Before recommending a Victron charger/inverter, I already have an inverter and don't plan on using it hardly at all so I don't think that's the best budget friendly route to go.

Attached is the lithium charging profile from the WFCO WF-8955LiS-J-WAGO.
 

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time2roll

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14.6 volts will generally trip a DIY LFP battery BMS every time for cell or battery over voltage. I don't recommend this converter or any other "lithium" converter. Especially for charging to 90%. Even a standard WFCO at 14.4 volts is better.
 

camelCase

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I have a WFCO 8900 series unit in my camper. I have never seen it put out more than 13.7 volts. To get it to go up to 14.4 volts you have to have a big enough load on it to pull the voltage below 13.2 volts in order for it's algorithm to go into boost mode. Under normal usage, that doesn't happen in my experience. 13.7 volts is 3.425 per cell, so you'll likely never get a full charge anyway.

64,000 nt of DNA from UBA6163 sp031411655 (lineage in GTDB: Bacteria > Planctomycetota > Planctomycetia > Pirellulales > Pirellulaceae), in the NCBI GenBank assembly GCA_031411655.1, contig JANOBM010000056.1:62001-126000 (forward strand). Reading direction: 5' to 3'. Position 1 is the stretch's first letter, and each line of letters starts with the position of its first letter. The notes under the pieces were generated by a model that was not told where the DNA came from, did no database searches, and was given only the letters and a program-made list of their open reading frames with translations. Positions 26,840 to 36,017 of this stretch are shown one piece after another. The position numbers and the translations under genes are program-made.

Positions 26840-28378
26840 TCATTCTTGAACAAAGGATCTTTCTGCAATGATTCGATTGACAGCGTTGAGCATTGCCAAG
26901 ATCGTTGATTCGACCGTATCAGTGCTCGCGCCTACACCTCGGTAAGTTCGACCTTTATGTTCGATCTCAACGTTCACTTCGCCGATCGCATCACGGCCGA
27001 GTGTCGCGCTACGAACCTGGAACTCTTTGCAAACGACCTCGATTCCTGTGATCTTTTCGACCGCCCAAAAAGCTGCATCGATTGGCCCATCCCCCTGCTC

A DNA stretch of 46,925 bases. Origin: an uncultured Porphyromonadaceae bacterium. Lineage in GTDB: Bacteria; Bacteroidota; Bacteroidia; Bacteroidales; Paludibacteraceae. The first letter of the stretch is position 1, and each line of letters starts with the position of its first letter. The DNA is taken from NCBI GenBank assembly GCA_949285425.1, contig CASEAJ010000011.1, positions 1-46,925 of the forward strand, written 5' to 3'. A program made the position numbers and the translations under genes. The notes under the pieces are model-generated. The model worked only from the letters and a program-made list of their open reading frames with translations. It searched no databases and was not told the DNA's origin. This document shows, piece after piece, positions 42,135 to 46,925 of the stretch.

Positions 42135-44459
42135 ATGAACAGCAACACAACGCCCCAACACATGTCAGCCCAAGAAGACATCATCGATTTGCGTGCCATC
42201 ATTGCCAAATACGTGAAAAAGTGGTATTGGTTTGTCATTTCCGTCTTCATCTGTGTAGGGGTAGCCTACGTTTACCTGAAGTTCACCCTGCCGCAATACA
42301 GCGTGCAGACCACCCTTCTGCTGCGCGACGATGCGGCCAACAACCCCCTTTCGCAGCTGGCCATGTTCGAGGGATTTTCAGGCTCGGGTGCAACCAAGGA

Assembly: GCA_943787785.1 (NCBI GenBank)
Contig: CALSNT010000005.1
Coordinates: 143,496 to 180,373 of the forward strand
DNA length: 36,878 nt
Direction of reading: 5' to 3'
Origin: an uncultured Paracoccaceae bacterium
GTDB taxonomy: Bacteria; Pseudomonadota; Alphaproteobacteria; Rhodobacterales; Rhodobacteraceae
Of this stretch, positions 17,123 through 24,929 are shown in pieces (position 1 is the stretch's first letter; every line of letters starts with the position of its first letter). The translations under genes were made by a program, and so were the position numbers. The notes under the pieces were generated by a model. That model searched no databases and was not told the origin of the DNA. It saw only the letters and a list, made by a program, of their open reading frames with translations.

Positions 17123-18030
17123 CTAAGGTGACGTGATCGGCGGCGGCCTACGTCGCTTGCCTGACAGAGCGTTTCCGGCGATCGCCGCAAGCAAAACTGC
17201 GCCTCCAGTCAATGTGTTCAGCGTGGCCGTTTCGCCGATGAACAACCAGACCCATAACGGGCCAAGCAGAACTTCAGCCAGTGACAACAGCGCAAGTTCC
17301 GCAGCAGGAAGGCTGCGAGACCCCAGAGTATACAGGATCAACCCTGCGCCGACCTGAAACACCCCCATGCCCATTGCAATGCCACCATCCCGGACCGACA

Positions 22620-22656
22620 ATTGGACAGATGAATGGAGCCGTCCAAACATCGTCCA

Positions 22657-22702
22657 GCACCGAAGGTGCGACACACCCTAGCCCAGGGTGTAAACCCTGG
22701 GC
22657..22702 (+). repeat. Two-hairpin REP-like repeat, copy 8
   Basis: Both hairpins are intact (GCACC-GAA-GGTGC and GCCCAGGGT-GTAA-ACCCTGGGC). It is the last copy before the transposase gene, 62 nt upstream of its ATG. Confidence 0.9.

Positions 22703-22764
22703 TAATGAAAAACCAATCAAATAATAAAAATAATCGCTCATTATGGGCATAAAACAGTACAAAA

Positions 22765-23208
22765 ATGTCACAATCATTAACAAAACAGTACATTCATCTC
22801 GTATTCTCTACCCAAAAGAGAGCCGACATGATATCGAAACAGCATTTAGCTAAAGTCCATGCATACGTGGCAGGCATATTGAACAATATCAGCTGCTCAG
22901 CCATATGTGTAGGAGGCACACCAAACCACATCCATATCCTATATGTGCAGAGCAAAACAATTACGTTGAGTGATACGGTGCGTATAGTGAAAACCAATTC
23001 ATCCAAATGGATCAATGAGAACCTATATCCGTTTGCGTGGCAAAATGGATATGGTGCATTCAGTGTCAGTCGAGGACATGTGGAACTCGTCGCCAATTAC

robwolff3

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This is the charging profile of the WFCO 8955LiS when in lead acid mode. I am just worried about cutting off charging to the battery when it gets to 90% SOC.
 

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wholybee

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Short answer, get a different charger.
Longer answer, a charger with a custom setting will allow you to set the bulk voltage lower, to what will be about 90%, which is probably about 13.6V. You would then set absorb or float to something lower than that (maybe 12.8) so charging will stop.

As things work, that won't precisely give you a charge to 90%, but get you in the area and thus accomplish your goal.
 

wholybee

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I have a WFCO 8900 series unit in my camper. I have never seen it put out more than 13.7 volts. To get it to go up to 14.4 volts you have to have a big enough load on it to pull the voltage below 13.2 volts in order for it's algorithm to go into boost mode. Under normal usage, that doesn't happen in my experience. 13.7 volts is 3.425 per cell, so you'll likely never get a full charge anyway.